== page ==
For more from the archives see this week’s Tribunes here

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Archive News

Call for poets to enter new competition



Date Published: 24-Jan-2013

Galway University Hospitals Arts Trust is seeking entries for a new poetry competition.

The winner will have her or his poem published and displayed on the Arts Corridor of University Hospital Galway as part of the 2013 Poems for Patience. This is a long-running series which has previously featured work by leading Irish and international poets including Seamus Heaney, Philip Schultz, Michael Longley, Vona Groarke, Jane Hirschfield and Tess Gallagher.

The winner will be invited to read her or his winning poem in April, at the launch of the Poems for Patience during the Cúirt International Festival. Prizes also include accommodation in Galway for one night during Cúirt.

Poems should be less than 30 lines long and must be the entrant’s original work. The entry fee for one poem is €10. For two or more, the entry fee is €7.50 per poem. Payment should be made by cheque or postal order to Galway University Hospitals Arts Trust. The closing date is Friday, March 1.

The judge is Kevin Higgins author of several books of poetry and Writer-in-Residence with Galway University Hospitals Arts Trust.

Entries should be posted to Margaret Flannery, Arts Director, Galway University Hospitals Arts Trust, Galway University Hospitals, University Hospital, Newcastle Road, Galway. Entrants should put their names and contact details on a separate sheet.

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Archive News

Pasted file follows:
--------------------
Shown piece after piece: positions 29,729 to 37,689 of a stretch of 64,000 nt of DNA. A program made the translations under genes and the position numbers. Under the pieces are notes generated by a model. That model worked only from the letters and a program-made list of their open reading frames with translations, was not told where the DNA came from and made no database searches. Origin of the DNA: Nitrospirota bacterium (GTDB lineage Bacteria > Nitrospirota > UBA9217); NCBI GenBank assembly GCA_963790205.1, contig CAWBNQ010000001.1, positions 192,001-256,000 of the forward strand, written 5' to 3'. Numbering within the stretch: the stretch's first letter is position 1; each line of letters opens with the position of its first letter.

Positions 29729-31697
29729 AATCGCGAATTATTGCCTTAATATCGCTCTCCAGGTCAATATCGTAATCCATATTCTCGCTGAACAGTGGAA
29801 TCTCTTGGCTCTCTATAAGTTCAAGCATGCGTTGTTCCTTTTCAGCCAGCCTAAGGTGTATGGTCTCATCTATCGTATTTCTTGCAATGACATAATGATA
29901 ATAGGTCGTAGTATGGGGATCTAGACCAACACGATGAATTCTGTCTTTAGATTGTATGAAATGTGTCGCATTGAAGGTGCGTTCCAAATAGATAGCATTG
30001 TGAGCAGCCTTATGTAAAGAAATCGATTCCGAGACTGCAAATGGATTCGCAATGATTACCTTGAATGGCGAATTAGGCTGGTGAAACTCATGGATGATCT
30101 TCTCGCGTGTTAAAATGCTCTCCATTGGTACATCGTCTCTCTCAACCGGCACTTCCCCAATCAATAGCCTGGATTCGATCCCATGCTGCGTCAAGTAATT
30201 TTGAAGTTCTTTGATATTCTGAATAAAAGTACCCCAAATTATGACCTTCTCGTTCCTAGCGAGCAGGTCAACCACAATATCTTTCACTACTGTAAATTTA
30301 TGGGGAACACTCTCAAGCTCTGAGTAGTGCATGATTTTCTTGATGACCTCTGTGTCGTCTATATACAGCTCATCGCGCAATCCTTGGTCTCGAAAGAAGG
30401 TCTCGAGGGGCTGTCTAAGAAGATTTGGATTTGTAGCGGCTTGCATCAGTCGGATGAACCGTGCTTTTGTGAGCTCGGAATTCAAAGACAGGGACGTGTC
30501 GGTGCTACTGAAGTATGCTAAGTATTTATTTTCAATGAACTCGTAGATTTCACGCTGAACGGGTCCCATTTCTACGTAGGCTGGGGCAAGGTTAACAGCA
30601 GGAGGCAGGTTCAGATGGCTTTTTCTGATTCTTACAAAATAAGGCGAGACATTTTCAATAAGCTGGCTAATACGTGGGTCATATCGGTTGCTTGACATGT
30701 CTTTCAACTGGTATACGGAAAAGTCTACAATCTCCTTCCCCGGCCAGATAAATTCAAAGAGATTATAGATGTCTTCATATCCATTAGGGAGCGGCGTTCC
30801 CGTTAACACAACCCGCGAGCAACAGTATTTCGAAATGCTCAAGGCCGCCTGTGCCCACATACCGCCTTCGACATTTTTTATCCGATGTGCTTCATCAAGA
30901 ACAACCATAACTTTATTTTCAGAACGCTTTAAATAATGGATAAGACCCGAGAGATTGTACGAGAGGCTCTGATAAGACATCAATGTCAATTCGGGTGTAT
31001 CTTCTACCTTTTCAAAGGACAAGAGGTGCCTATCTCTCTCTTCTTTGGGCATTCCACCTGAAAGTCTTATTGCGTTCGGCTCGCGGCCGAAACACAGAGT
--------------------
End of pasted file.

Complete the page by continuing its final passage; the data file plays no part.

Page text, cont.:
The true story of the saint that the church wanted to airbrush



Date Published: 30-Jan-2013

Italian saint, Francis of Assisi will get a new lease of life in Francis, the Holy Jester, a free one-man show being performed at Muscailt Arts Festival on February 5.

The play about the renowned saint, who died in 1226 was written by Italian Nobel prize-winner Dario Fo, and this performance is by Mario Pirovano, a long-time collaborator with Fo, who translated the piece into English.

It embraces papal history, biblical stories, and controversial Italian politics while exploring the life of one of the Catholic Church’s most famous saints. It also shows how the medieval Church was so afraid of Francis and his relationship with ordinary people that it set about sanitising his legacy and elevating him above the reach of his followers.

Mario, who lives near to St Francis’s home of Assisi, speaks eloquently and passionately about the saint and the way that Dario Fo has brought the Francis’s message to modern audiences in a timeless, dramatic way, while casting new light on the famous Italian Franciscan monk.

But first, he explains why this was necessary.

Francis was born at the end of the 12th century and died at the age of 46. By then, he had created great embarrassment for the Church, simply because of the way he lived his life, explains Mario. He treated people in a genuinely Christian way and wanted to tell the Gospels in people’s own language rather than in Latin.

The Church hierarchy – what an awful word, he says – decided to rewrite the story of his life and, 50 years after his death, only one official account of his life was permitted by the authorities. That was written by a fellow Franciscan, St Bonaventure, who had been ordered to destroy many of Francis’s papers and write a sanitised biography. All other books on him were deemed heretical.

The Church was afraid of him, stresses Mario, and so decided to distance him from the ordinary people, by canonising him shortly after he died. Francis was the fastest saint ever produced in the history of the Church, being canonised within three years of passing on, says Mario. That took him away from ordinary people, as they felt they couldn’t aspire to such greatness.

For more, read this week’s Connacht Tribune.